How Atlanta Is Turning Ex-Cons Into Urban Farmers
By Max Blau
On a 4-acre farm a few miles south of the Fulton County Jail, Abiodun Henderson swung a pickax into the soil at her feet. She kept at it until she was winded and sweating on this brisk October morning. Around her, 10 young men and women tentatively swung their own tools at the ground, loosening the soil for a set of raised beds where turmeric and ginger plants would grow inside a hoop house through the mild Georgia winter.
“This is how deep we’re going!” Henderson shouted over to Derriontae Trent, one of her trainees, as she pointed to a rusted spike hammered nearly a foot down in the soil. “Teamwork makes the dream work!”
Trent, a smart and wiry father in his early 20s, had recently completed a 2-year prison sentence for multiple weapon and drug charges. He figured that with a rap sheet longer than his résumé his only choice might be a return to the streets. Over the summer, a friend suggested he call Henderson, who had just started a program that would train previously incarcerated youth how to harvest crops. Best of all, it promised to pay $15 an hour. Even though Trent had never worked on a farm before, by early August he was enrolled as the newest member of Gangstas to Growers. Two months after that, he was gripping a hoe, shoulder to shoulder with Henderson, while trying to keep the mud off his fresh white sneakers.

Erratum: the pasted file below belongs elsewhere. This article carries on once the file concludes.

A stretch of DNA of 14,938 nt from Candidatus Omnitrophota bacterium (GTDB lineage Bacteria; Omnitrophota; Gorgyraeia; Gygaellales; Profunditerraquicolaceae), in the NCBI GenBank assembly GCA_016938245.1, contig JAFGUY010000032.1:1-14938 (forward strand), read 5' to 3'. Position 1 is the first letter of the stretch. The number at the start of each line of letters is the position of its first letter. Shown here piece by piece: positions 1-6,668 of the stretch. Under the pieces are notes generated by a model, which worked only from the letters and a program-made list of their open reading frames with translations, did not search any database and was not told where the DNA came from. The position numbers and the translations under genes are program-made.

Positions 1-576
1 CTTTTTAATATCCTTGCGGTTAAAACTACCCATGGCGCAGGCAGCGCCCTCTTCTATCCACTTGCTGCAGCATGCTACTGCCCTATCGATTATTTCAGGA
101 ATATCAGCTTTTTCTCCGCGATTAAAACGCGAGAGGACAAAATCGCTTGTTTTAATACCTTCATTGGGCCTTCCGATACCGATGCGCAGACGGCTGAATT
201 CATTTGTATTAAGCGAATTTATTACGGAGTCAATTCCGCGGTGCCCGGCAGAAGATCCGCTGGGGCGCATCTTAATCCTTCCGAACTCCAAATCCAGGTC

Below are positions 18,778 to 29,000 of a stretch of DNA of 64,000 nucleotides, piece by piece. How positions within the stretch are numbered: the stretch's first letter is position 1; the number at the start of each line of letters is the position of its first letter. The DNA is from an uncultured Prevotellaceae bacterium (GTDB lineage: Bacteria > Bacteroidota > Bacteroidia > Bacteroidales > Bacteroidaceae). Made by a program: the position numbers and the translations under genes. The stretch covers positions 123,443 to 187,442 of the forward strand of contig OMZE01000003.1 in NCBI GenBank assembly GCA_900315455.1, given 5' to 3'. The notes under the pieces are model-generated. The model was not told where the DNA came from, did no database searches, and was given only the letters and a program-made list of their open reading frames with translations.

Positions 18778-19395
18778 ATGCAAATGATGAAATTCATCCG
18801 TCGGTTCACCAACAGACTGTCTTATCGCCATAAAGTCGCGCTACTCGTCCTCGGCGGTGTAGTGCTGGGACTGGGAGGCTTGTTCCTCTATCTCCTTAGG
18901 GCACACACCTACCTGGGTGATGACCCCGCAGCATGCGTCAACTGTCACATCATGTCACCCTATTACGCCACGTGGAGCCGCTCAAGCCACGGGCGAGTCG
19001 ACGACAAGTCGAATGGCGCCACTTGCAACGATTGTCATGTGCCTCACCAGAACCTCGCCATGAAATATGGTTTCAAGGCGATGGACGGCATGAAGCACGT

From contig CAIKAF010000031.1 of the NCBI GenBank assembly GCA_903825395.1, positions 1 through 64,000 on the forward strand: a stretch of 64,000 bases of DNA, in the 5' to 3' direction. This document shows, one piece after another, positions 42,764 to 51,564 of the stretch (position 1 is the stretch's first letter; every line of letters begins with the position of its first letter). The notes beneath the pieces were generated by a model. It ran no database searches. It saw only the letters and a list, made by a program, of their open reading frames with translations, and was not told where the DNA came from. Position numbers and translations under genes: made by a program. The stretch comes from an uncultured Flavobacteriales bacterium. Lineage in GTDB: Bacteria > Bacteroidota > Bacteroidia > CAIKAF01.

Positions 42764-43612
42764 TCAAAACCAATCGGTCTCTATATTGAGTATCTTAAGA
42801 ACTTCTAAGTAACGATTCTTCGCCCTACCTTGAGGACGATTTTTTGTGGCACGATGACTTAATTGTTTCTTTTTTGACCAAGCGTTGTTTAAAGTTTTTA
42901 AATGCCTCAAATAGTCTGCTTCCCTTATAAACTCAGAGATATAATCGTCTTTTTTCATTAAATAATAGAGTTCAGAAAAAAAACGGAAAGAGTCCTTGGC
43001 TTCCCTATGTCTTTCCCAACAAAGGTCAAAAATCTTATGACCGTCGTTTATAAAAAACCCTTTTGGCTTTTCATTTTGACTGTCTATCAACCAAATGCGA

“I was so used to seeing death that I didn’t know how it’d feel to see something grow,” Trent said. “To see plants grow full of life, from something I control, it’s probably the best feeling in the world.”